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Mark Humphrey / AP

Our big takeaway: President Trump is far more open than House leadership to negotiating the details of the Obamacare replacement plan. It's striking that he called the current bill "very preliminary." No wonder such mixed messages were flying around Capitol Hill this afternoon.

Five key grabs from Trump's interview Wednesday night with Fox News' Tucker Carlson:

  1. Trump described the current healthcare plan — which Paul Ryan viewed as a closed-to-finished product — as "very preliminary." Trump agreed with Tucker that a lot of things in the bill aren't consistent with his campaign message of helping the struggling workers, "but these are going to be negotiated."
  2. Trump revealed a willingness to walk away from healthcare reform if the bill doesn't "take care of the people." "If we're not going to take care of the people, I'm not signing anything. I'm not going to be doing it, just so you understand."
  3. The President sees himself as "an arbitrator" in the bitter healthcare fight between the various factions of the Republican Party. "We have the conservatives, we have the more liberal side of the Republican Party... we got a lot of fighting going on..."
  4. He's going to buy off Democrats with "goodies" in phrase three of Obamacare repeal and replace. He'll propose legislation — possibly a separate bill — "for the bidding of medicine." "We're going to bring the cost of medicine way down, prescription drugs and drugs."
  5. Trump still won't apologize for his unsubstantiated claim that Obama wiretapped him. Numerous lawmakers with access to classified information, including House Intelligence chair Devin Nunes, say Trump was wrong. Yet here's what Trump told Tucker: "If you watched the Bret Baier and what he was saying and what he was talking about and how he mentioned the word wiretap, you would feel very confident that you could mention the name."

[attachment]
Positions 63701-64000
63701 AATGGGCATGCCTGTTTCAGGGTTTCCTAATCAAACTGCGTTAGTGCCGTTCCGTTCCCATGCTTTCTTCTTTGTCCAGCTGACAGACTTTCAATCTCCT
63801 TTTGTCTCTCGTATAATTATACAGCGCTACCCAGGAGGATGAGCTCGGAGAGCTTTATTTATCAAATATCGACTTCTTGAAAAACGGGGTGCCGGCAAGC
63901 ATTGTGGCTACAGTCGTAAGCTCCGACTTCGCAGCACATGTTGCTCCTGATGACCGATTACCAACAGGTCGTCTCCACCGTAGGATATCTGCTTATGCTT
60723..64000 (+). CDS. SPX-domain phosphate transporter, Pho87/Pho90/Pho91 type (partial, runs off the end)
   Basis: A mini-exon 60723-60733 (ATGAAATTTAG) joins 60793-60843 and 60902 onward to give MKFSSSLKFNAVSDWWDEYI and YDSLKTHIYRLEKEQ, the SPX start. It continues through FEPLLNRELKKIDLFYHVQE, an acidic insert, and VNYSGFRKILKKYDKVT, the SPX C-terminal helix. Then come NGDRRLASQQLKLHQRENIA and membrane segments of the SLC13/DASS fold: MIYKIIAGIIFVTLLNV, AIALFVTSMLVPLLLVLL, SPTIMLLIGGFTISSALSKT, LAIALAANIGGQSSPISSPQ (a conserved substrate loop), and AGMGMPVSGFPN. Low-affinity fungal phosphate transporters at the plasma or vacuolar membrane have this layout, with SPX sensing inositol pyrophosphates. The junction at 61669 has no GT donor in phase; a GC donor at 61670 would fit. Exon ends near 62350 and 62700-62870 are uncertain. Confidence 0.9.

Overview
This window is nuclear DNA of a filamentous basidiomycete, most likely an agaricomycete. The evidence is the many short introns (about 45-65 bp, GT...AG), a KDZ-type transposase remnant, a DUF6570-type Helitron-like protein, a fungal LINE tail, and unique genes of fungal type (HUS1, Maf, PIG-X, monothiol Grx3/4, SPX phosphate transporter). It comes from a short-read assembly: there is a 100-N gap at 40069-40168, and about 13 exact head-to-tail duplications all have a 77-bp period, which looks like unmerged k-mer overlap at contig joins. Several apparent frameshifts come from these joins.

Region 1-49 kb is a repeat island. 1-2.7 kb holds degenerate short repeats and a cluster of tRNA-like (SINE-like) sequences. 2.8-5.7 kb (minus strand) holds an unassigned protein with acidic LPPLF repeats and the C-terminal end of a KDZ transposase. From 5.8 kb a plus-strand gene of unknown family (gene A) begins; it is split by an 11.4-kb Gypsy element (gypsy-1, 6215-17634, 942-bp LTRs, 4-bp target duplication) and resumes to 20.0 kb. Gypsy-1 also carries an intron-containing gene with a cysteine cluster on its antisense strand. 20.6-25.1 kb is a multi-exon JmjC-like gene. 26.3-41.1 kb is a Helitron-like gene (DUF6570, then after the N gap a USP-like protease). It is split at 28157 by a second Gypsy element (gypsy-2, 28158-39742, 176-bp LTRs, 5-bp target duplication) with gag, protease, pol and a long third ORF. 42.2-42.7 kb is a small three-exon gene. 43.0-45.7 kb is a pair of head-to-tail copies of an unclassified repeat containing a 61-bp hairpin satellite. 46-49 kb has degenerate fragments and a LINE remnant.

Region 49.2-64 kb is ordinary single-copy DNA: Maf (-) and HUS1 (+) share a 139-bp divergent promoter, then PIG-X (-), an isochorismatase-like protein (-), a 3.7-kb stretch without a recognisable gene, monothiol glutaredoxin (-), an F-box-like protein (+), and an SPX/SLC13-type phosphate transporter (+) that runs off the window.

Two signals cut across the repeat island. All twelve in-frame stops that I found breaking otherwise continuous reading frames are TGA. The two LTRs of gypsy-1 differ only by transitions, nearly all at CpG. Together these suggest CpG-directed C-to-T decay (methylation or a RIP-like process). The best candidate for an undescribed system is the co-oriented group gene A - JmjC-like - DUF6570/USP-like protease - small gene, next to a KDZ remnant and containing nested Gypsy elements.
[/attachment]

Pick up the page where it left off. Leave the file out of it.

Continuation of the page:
Go deeper

Updated 2 hours ago - Politics & Policy

Coronavirus dashboard

Illustration: Sarah Grillo/Axios

  1. Health: Coronavirus cases rose 10% in the week before Thanksgiving.
  2. Politics: Supreme Court backs religious groups on New York coronavirus restrictions.
  3. World: Expert says COVID vaccine likely won't be available in Africa until Q2 of 2021 — Europeans extend lockdowns.
  4. Economy: The winners and losers of the COVID holiday season.
  5. Education: National standardized tests delayed until 2022.
4 hours ago - Health

Standardized testing becomes another pandemic victim

Photo: Edmund D. Fountain for The Washington Post via Getty

National standardized reading and math tests have been pushed from next year to 2022, the National Center for Education Statistics (NCES) announced Wednesday.

Why it matters: There’s mounting national evidence that students are suffering major setbacks this year, with a surge in the number of failing grades.

4 hours ago - World

European countries extend lockdowns

A medical worker takes a COVID-19 throat swab sample at the Berlin-Brandenburg Airport. Photo by Maja Hitij via Getty

Recent spikes in COVID-19 infections across Europe have led authorities to extend restrictions ahead of the holiday season.

Why it matters: "Relaxing too fast and too much is a risk for a third wave after Christmas," said European Commission President Ursula von der Leyen.